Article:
Peripartum ttt of infant of HIV +ve mother ( case report )


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How to manage a baby of HIV +ve Mother

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Peripartum ttt of infant of HIV +ve mother ( case report )

  1. 1. Peripartum Treatment of Infant of HIV+ve Mother Dr.Ahmed Talaat
  2. 2. Maternal history : P2 , 35+6 weeks cephalic in labor (HIV +ve) By history taking : -mother acquired HIV disease 7 years ago from husband who had a previous blood transfusion in a hospital in Egypt following an accident. -Results for HBV and HCV are negative -mother is on Nevirapine 200mg/dose (reverse transcriptase inhibitor) reverse transcriptase enzyme, an essential viral enzyme which transcribes viral RNA into DNA. -No history of blood transfusion -No history of any other disease -Mother has 2 previous children one of them with –ve PCR for HIV DNA, the other is +ve .
  3. 3. Admission : - mother was admitted to the ER at 12:15 a.m. contracting with cervical dilatation 8cm - A decision of CS was made by the senior staff …by the time the mother was fully dilated and the baby’s head was on the perineum - Infection control nurse was called and informed about the maternal history - We were advised to wear overhead cover, mask, double safe gloves and gown and to be cautious in dealing with needles and instruments On delivery : - baby was delivered normally as there was no time for CS - Baby was delivered active crying with a good tone - Apgar score 8/9 by air and no suction to avoid injury since the baby was already vigorous - Full examination of the baby was done with no abnormal findings - Baby passed meconium during resuscitation - Vitamin K IM was given - Chest , heart , abd  NAD with good suckling
  4. 4. Infection control : -The mother was isolated form other patients -laryngoscope and ambu bag was left inside the room together with everything used during resuscitation -All gloves was put in red bags together with the gown mask and overhead -the operative room was closed for the whole day -clamping and cutting of the cord was done under complete aseptic condition -Immediate washing and cleaning of the baby was done following delivery -Removal of any remains of maternal blood on the baby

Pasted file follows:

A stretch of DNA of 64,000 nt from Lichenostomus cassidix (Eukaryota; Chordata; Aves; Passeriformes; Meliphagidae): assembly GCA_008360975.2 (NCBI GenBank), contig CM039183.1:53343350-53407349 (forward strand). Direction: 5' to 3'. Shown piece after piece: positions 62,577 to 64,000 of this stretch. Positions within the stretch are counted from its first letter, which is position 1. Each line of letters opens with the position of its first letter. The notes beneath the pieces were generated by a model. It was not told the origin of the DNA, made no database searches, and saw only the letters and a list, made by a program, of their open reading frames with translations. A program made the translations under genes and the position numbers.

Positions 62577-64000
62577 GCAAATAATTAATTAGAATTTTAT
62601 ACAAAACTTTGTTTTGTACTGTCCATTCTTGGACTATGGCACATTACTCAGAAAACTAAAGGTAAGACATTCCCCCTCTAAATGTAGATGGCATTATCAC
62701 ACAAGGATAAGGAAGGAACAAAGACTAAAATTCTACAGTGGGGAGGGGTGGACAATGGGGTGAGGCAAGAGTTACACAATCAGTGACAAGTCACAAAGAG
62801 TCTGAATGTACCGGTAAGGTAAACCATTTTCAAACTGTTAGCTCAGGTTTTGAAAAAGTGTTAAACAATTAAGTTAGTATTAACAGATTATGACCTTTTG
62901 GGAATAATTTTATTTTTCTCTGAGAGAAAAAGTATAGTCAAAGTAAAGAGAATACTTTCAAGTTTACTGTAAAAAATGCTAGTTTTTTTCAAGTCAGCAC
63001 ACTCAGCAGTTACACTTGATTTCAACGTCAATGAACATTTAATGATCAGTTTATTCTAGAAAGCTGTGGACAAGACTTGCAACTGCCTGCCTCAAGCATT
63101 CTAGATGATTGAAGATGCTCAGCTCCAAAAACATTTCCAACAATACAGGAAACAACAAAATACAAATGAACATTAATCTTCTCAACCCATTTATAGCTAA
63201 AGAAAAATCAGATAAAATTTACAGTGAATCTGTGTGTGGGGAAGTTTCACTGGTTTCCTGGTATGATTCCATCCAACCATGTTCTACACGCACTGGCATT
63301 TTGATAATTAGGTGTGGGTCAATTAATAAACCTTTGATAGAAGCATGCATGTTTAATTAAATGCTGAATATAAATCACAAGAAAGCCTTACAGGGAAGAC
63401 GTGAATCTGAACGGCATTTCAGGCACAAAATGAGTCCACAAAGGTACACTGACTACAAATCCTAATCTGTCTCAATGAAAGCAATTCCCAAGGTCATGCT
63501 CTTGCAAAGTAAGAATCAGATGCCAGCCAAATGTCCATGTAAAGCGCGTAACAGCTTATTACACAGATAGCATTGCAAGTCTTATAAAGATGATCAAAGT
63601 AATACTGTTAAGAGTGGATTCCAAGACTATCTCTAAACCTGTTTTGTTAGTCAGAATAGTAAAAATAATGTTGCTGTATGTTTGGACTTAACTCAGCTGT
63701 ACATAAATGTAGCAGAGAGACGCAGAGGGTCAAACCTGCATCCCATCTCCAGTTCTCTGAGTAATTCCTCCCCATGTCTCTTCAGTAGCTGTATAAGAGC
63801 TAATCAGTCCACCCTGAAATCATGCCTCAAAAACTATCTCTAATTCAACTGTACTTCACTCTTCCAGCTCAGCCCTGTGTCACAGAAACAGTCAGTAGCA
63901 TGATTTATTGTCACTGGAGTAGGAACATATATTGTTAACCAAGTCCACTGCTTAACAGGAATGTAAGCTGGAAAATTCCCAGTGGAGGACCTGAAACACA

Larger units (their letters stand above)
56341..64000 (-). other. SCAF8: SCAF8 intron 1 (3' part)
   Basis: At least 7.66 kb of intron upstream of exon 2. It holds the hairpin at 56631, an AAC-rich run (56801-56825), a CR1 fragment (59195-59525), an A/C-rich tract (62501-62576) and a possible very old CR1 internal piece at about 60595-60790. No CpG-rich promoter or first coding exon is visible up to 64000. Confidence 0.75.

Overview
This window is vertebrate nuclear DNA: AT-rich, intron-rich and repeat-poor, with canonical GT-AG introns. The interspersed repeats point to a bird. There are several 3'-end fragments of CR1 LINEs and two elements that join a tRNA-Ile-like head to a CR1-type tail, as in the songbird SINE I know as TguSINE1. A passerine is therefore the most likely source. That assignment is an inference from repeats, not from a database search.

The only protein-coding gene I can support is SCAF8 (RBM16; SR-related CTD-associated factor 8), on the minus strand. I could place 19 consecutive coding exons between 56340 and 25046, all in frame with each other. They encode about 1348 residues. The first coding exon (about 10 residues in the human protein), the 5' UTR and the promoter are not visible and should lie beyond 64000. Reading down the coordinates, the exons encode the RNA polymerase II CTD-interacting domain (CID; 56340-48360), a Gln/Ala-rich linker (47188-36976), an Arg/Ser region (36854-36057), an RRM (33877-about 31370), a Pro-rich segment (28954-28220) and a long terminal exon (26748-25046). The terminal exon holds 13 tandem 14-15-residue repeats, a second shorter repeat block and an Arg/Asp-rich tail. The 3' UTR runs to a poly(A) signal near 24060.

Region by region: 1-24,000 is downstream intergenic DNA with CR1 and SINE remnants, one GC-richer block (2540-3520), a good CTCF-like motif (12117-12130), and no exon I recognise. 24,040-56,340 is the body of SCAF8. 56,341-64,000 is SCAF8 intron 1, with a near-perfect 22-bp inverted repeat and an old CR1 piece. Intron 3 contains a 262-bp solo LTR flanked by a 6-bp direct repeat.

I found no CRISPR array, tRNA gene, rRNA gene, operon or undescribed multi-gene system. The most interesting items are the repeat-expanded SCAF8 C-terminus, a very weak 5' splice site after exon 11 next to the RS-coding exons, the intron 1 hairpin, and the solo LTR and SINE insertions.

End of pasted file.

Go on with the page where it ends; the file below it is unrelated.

5. 5. On discharge of the baby • • • • • • • • Artificial feeding was recommended Nevirapine (50mg/5m) was only available this time and according to the HIV protocol it is given as a single dose in the first 6 hours orally at a dose of 2mg/kg so the baby took 0.6cc orally with a syringe HBV vaccine was ordered but was not available at the time Ziduvidine was also not available at the time which should be introduced in the first 48 hours at a dose of 4mg/kg twice if non breast feeding PCR for HIV DNA should be done at the age of : In the first 48 hours 6 weeks 4 to 6 month 18 month Stop zidovudine after 2 successive –ve PCR if not breast fed Pneumococcal vaccination is mandatory BCG vaccination and any live attenuated vaccine (oral polio) is not recommended
  6. 6. HIV follow up care • If the infant looks clinically unwell at any stage (even without a positive • HIV PCR) consider measuring CD4 lymphocyte count and percentage • With respiratory distress, PCP pneumonia should be considered (also Chlamydia, CMV). • It is thought that a positive PCR within 48 hours of life (not cord blood) represents in utero infection . • By one month the PCR should detect >90% of infant infections.
  7. 7. • 4 weeks: • Full clinical examination monitoring for growth and development. • CBC. • HIV PCR . • Prescribe co-trimoxazole suspension (240 mg/5 ml) 5 ml three times weekly PO for PCP prophylaxis to be started after stopping triple therapy. • As a simple guideline, infants > 2000 g will receive 5 ml daily MWF, and those below that 2.5 ml MWF.
  8. 8. • 6-8 weeks: • This will be the first outpatient appointment for most infants. • Full clinical examination monitoring for growth and development. • CBC to monitor for bone marrow depression. • Continue cotrimoxazole . • HIV PCR . • Ensure Hepatitis B Vaccine has been given and that immunisation • schedule is being followed.
  9. 9. 12 weeks: • Full clinical examination monitoring for growth and development. • HIV PCR ,If this PCR is negative then the infant is very unlikely to be infected and cotrimoxazole if previously commenced may be discontinued. • CBC. • Ensure Hepatitis B Vaccine has been given and that immunisation schedule is being followed. • If the third PCR is negative then the infant should routinely be offered BCG vaccination. 12 months: • General clinic review. 18 months: • General clinic review. • HIV PCR , HIV antibody If both negative and the infant is well then discharge from clinic.
  10. 10. Vaccination Hepatitis B Vaccine • First dose (0.5 ml IM) to be given while in the hospital. In Hep. B positive mothers this should be given within the first 24 hours
  11. 11. • Measles and Chickenpox • Clarify with parents about the risks of exposure to measles, chickenpox • Chickenpox exposure: varicella zoster immunoglobulin is recommended following exposure to chickenpox (8-21 days following outbreak) or those with varicella zoster. • Measles: human normal immunoglobulin is recommended after exposure to measles.
  12. 12. Bacille Calmette–Guérin Vaccine • Recent data have demonstrated, that children who are HIV infected when immunized with BCG at birth, and who later progress to AIDS, are at increased risk of developing disseminated BCG disease later in life. In 2007 the WHO recommended that BCG vaccine not be given to any child known to be HIV infected (symptomatic or asymptomatic).
  13. 13. Polio vaccine • Inactivated polio vaccine (IPV) is considered the safer choice and is used for HIV-infected children and household contacts in countries where it is available.
  14. 14. Thank you